The number one branding mistake made by small businesses

Matt Sammon explains why it's crucial to make sure you are actually free to use your chosen brand.

Plenty of thought goes into the selection of a brand name. Whether you’re a drill-bits manufacturer, a PR agency or luxury goods brand, choosing a name and other branding elements like logos and straplines provides you with a unique chance to define your identity as a brand and heavily influence perceptions of your business and its products and/or services. Businesses often spend thousands of pounds in developing their brand identity, and so you want to make sure that consequential mistakes are avoided from the off.

The most important action to take when choosing a brand? Make sure you are free to use your chosen brand.

It might sound obvious, but there are countless examples out there of businesses that failed to check whether they were free to use their chosen name, logo or other brand elements at the outset and later regretted it. The costs of rebranding and, in some cases, damages paid to the opposing party can prove extremely damaging to a business, not to mention all the work that needs to be done to transfer the goodwill you have built up with the old brand over to a new one.

A typical example was that of a restaurant in Northern Ireland that took on the name Cipriani a few years back. The Hotel Cipriani in Venice – a resort popular with film stars and royalty and, crucially, owner of a Europe-wide trade mark on CIPRIANI for hotels, restaurants and other hospitality business – objected to the restaurant’s use of their trade mark. Faced with a court injunction, the restaurant was given four days to stop using the name.

Could this debacle have been avoided? Quite easily.

Is your trade mark valid?

Trade mark searches can be conducted to ensure your chosen name or brand is available for use with minimal risk; these are an inexpensive and essential step in starting up a new business. If your chosen name is available for use, appropriate steps should be taken to register the trade mark in the appropriate jurisdictions – just because you have a trade mark in the UK, it doesn’t mean it’s valid in another country – to ensure you maintain the right to use the mark where you need to. Having a trade mark also means you can prevent others from infringing your own chosen names, which will help prevent confusion over and dilution of your brand.

However, it is not just your choice of brand name that can aggravate trade mark holders. If you choose a logo for your brand without checking whether it is similar to any other organisation’s registered trade marks, you could find yourself in serious trouble further down the line.

When the London property agency Urban Lettings chose a silhouette of the iconic Battersea Power Station as its logo, it thought it was doing well to tap into the landmark’s standing. However, images of iconic landmarks can be protected in the same way other images can and Battersea Project Land Company, the owner of the building claimed the logo breached the trade mark it had recently registered relating to the image of the building. At the time, the owner of Urban Lettings made the decision to undergo the costly exercise of rebranding.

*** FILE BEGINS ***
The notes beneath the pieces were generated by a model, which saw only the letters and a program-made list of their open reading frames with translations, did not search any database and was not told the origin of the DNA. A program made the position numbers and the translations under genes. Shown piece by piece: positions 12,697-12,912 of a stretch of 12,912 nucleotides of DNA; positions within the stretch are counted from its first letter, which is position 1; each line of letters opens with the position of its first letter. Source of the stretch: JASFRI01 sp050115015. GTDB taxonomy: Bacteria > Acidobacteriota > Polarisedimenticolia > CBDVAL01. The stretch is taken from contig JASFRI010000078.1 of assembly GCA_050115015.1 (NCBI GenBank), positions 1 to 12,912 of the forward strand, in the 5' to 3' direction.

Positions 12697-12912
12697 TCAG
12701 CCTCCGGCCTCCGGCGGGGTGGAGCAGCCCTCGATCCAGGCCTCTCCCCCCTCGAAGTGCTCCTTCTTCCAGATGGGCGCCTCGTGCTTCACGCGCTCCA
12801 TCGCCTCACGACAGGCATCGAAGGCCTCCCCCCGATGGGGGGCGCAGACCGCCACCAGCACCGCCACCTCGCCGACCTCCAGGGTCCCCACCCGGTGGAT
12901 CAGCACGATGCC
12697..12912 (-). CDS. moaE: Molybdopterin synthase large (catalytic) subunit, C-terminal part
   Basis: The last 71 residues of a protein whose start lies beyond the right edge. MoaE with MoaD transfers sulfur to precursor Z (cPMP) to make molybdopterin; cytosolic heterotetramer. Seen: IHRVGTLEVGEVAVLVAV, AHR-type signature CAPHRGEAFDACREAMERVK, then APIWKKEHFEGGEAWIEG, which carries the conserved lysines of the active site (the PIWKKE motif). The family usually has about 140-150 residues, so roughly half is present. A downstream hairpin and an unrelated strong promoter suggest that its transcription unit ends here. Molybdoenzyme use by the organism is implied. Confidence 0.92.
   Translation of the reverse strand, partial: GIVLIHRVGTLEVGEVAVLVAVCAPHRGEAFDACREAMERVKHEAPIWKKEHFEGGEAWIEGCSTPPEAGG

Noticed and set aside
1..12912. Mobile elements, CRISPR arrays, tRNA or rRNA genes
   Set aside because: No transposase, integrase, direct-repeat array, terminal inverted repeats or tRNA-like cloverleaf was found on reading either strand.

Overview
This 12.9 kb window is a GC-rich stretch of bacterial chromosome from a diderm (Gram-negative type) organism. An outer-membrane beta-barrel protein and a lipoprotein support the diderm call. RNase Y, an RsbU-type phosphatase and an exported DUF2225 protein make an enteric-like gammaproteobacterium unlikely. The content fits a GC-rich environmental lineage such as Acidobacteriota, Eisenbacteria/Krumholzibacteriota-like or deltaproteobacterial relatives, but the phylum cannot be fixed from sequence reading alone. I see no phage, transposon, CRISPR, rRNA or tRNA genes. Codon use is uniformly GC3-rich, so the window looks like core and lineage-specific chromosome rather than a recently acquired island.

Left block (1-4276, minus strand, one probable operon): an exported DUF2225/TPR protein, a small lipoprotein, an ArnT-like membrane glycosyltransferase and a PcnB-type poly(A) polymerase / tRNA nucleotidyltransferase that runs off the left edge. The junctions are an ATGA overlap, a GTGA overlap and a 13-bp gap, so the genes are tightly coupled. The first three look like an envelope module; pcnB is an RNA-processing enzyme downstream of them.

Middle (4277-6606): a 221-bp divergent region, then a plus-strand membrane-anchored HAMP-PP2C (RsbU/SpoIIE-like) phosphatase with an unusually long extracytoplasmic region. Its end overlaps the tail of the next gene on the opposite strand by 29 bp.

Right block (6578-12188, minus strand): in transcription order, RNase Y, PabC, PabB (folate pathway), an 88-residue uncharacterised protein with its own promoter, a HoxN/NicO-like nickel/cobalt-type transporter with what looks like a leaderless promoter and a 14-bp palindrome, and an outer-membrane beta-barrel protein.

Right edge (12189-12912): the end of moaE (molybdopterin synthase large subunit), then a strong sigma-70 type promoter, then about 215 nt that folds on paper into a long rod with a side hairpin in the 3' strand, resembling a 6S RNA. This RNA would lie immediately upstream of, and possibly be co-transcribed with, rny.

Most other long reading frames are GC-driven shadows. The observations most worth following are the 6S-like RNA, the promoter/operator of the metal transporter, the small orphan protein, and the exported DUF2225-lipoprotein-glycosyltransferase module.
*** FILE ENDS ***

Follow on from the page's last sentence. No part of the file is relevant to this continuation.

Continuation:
Check the branding details

Names, logos and straplines should all be checked before a new brand is launched. However, if it does turn out that there is another organisation out there already using some elements of the brand you want to adopt, all is not necessarily lost. Trade mark rights work according to the class of goods you register them for. This means a trade mark can be registered for musical instruments, but not for coffee and tea. Brands of the same name can co-exist. There are 45 classes in total. A good example is the trade mark METRO, owned by Tesco in class 3 for laundry and personal care products and Associated Newspapers Limited for printed publications in class 16. Further registrations are owned by German retail giant MIP Metro Group in a variety of classes. Co-existence is possible where there is no likelihood of confusion for consumers, or where the parties agree to co-exist on particular terms.

Unfortunately however, cautionary tales are not difficult to come by, as we have seen from the cases of Hotel Cipriani and Urban Lettings. Even well-known brands are not immune from trade mark issues. Because Pinterest, the US picture sharing service had not registered its name as a trade mark, it fell afoul of a trade mark registered by Alex Hearn, founder of London-based social news aggregator Premium Interest. Even though the brand was well known in the US, the EU’s trade mark office (known as OHIM) ruled that Pinterest would have to respect Mr Hearn’s trade mark. Pinterest has stated its intention to appeal the decision, but may face the prospect of rebranding in the UK and other key markets or negotiating a licence with Mr Hearn.

Whether large or small, businesses need to be aware of other’s trade mark rights. However, it is easy enough to prevent future rebranding exercises and the costly sums associated.

Further reading on intellectual property

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